The main downside to paddle-only kayaks is that they require a lot more physical endurance, and are not nearly as fast on the water as pedal-powered kayaks.
They’re generally better suited for fishing inshore than offshore, and are far more susceptible to being influenced by strong currents. They can also be blown asunder by heavy winds that could be more easily handled by a pedal-powered kayak.
In the final analysis, it’s vitally important to make sure that the features of the fishing kayak you ultimately select match your requirements and expectations for its eventual use.
Once kayakers decide to upgrade to a pedal-powered fishing kayak, a vast majority of them will choose to purchase one of the top brands on the market that are already designed and built for that specific purpose.
Nonetheless, there are still some with a do-it-yourself mindset that may want to try and modify a kayak they already own to accommodate a pedal paddling mechanism. For these folks, there’s always the alternative of buying and installing an independent pedal-drive system such as the H2Pro-Ped, with which they can convert their favorite kayak for hands-free operation.
Once again, when purchasing any kayak, it’s of prime importance to consider the activities you intend to use it for. This is particularly vital when selecting a fishing kayak that is pedal-powered.
Here are a few things to consider:
- What is your level of experience? – If you’re just getting started, you might want to choose a model that’s built more for stability than speed.
- What type of kayaking will you be doing? – Will it be in a lake, a bay, or the open ocean? Do you plan on using it primarily for general family fishing just off the beach, or for longer angling expeditions of several miles or more? Do you plan on using it exclusively for fishing, or for things like photography and sightseeing as well?
- Single or Tandem– Do you prefer to fish solo in your own boat, or would you rather have someone else on board with you to share the angling experience? Either way, there’s a pedal-powered kayak that will fit your needs.
- Capacity – How much onboard storage space will you require? Whether you’re embarking upon a long journey or just going fishing for the day, you may need a little extra room. Always base your calculations on the total combined weight of your passenger(s) as well as your gear.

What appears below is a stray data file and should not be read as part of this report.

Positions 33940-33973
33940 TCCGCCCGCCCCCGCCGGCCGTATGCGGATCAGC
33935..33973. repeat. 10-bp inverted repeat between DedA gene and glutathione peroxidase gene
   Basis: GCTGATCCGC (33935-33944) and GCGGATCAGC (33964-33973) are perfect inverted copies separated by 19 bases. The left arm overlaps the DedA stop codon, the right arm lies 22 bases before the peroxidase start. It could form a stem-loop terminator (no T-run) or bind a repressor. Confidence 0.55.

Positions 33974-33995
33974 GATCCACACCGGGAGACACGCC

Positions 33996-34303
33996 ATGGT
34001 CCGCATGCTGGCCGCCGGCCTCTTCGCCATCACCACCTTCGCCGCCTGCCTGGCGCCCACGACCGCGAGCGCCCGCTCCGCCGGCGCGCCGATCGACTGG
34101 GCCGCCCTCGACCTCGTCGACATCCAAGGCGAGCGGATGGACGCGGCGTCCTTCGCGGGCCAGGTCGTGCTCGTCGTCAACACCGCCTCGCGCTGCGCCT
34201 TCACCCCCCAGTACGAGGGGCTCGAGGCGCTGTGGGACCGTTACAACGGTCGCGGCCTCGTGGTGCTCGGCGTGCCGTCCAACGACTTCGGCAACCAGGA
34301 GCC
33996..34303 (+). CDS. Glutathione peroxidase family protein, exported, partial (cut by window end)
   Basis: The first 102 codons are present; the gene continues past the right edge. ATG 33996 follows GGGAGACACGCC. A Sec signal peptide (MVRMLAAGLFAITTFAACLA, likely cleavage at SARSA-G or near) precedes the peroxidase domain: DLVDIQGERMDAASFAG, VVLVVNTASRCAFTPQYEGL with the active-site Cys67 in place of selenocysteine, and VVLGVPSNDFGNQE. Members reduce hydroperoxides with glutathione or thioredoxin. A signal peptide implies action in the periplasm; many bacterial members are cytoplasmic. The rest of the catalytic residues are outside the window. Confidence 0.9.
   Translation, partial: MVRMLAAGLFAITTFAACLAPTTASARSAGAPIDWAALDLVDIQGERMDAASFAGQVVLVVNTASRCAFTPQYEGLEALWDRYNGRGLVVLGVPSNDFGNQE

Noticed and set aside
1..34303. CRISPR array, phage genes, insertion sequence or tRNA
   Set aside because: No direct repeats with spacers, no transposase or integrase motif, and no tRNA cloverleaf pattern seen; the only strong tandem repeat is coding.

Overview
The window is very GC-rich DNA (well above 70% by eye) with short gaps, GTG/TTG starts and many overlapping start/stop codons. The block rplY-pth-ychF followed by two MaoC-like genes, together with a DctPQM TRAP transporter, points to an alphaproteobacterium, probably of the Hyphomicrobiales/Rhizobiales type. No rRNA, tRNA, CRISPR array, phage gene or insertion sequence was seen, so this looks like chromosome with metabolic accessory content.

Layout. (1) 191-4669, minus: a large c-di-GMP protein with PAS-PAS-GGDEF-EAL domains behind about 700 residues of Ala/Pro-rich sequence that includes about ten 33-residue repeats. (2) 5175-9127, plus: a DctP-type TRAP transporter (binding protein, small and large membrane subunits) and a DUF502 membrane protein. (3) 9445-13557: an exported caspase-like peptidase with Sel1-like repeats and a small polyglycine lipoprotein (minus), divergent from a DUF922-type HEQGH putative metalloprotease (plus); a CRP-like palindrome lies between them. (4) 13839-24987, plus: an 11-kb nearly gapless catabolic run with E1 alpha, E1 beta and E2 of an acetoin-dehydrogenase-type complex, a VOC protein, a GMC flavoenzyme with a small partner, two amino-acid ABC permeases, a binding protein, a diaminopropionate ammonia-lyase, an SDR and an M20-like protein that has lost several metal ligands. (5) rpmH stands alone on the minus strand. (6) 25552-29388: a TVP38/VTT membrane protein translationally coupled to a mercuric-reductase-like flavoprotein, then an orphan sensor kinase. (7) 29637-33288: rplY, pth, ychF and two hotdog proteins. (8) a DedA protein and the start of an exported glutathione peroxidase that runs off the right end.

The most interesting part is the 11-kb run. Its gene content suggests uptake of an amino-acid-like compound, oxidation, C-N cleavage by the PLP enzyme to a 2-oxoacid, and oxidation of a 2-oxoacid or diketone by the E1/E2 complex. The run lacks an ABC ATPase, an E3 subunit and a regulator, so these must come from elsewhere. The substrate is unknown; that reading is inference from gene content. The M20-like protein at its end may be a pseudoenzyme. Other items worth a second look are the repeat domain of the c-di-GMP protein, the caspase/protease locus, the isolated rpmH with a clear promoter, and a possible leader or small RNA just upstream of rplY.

Care and Maintenance
One of the advantages of owning a sit-on-top kayak is that it’s rather easy to clean and maintain. The process is usually comprised of simply hosing it off and wiping it down after each use.
The addition of a pedal drive, however, requires the same kind of maintenance and care that you would give one of your fishing reels, or any other type of mechanical unit that might be aboard your kayak. Following a few simple steps can go a long way in ensuring that your ‘yak lasts as long as possible.
Remove Foreign Material
Any debris that collects in your kayak should be cleared away before you store it. This includes grass, weeds, old fishing line, and most importantly, bits of sand and grit–which can cause irreparable damage if they make their way into the internal portions of the drive.
Clean the Pedal Drive
Your pedal drive should be removed and carefully hosed off with fresh water without blasting it with a powerful stream. Then, it should be thoroughly dried with a Shop-Vac or other vacuum cleaning device that is designed to remove moisture. Afterwards, apply a small amount of high-quality non-petroleum lubricant, or use a silicon-based spray to keep things moving properly.
The two most common pedal drive systems on the market today are the Hobie Mirage Drive and the Native Watercraft Propel System. This guide contains more detailed maintenance instruction for each of these models.
Pedal Fishing Kayak Reviews
Hobie Pro Angler 14 with Mirage Drive 180 – Our Pick!
It’s been over a decade since Hobie revolutionized the world of pedal-powered kayak fishing with their Mirage Drive, which used push pedals and flexible fins rather than a propeller to drive a kayak through the water.